I have been lecturing my adult son recently on how much time he spends playing video games. I don’t think he was listening, so next time I’ll wait until he takes his headset off.
I was going to really lay down the law. Tell him what a waste of time video games are, and how little you benefit intellectually. Plus, the activity provides absolutely no exercise. I was going to tell him all that, but I played golf all that day when I discovered the carts were 50 percent off.
I have an addiction, myself.
Not to golf
Not to nicotine
Not to prescription drugs
Not to Uncle Ralph’s Hard Lemonade
Not even to pickleball (But I am getting close, on this one)
I am addicted to SCRABBLE.
Not Words with Friends. I don’t like that game. It involves friends which is exactly what I am trying to avoid when I seclude myself in the basement every night for an hour. I also don’t mean the board game that is up in your hall closet wedged between your winter galoshes and the Monopoly game. And I’m not referring to the Scrabble game that you flung in your basement crawl space because you’re missing a J and a V.
I’m addicted to the Scrabble that I downloaded on my computer. Oh, it’s the same concept, only instead of playing your etymologically challenged uncle or your linguistically deficient neighbor, you are playing Noah Webster and someone I assume is his obsessive-compulsive sister, Merriam.
In this computer game, you can control the level of difficulty, but with a Master Degree in English, I’ll be darned if I’ll compete as a Novice or Beginner. Instead, I check off Expert, at which point the computer runs a program that has beaten all but 200 Scrabble players in America. I wonder who these people are and if their wives and children would like them to come up from the basement occasionally and take a shower.
Every time I play, I realize I’m in over my head. Just before writing this column, I was trounced by the computer. Here were some of the words that beat me:
I had never heard of these words. As I typed them, my spell check had a hissy fit. “No such words” it tells me by underlining them all in red. But apparently the two hundred people I mentioned probably use words like these as part of their everyday speech. These wordophiles must all live together in a commune, the perfect place for people who know the names of all 4,000 varieties of tree fungus, use them in conversation…and can spell them.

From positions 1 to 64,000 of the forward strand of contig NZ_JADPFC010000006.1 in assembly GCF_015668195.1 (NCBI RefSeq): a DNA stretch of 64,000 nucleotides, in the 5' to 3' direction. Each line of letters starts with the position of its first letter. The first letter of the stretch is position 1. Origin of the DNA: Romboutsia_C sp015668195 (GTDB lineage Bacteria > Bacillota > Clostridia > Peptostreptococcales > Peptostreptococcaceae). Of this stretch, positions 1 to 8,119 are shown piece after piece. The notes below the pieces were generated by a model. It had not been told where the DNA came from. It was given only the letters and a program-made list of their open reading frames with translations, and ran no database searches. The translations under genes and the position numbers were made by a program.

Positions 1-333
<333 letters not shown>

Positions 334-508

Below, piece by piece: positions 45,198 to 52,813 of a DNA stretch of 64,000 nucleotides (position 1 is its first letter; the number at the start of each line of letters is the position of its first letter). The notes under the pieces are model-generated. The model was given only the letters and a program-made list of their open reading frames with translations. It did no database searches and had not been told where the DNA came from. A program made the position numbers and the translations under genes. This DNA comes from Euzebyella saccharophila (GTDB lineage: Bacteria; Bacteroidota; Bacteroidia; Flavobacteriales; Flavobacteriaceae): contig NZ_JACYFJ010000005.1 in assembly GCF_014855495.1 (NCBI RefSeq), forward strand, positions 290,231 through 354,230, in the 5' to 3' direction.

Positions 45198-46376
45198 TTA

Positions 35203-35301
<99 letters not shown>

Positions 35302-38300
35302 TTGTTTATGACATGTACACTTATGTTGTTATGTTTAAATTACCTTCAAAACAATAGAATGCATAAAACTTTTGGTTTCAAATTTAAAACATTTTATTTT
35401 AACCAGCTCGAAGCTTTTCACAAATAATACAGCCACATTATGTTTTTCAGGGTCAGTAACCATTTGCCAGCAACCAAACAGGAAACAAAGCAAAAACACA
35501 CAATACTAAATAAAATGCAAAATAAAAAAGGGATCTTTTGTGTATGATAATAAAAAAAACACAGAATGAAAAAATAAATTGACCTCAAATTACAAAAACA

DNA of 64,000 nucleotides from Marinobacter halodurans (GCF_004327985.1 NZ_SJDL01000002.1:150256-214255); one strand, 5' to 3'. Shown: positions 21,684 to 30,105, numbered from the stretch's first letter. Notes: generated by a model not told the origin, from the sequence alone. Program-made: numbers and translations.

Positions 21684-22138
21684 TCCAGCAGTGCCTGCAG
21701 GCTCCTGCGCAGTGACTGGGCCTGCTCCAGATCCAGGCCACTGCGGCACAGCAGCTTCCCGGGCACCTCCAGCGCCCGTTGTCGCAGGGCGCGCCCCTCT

The reason this computer Scrabble is so addictive is that every time I make a word that’s worth more than 30 points, a nerdy little figure pops up on the screen and seduces me with adulation: GREAT JOB! EXCELLENT MOVE! I’m a sucker for this because my 43rd wedding anniversary is coming up and I’ve only heard GREAT JOB maybe six times during our marriage. I can’t remember ever hearing EXCELLENT MOVE! And I’m even counting our honeymoon.
My son is growing more and more concerned about my obsession. So much so that he promised me the other day that if I gave up SCRABBLE, he’d cut down on his video game playing.
“Just say the word, Dad,” he told me. “Just say the word and video games are history.”
The question is: What is the word? And how many points will I get?
– Dick Wolfsie spent his career sharing his humor, stories and video essays on television, radio and in newspapers. His columns appear weekly in The Paper of Montgomery County. E-mail Dick at [email protected] aol.com.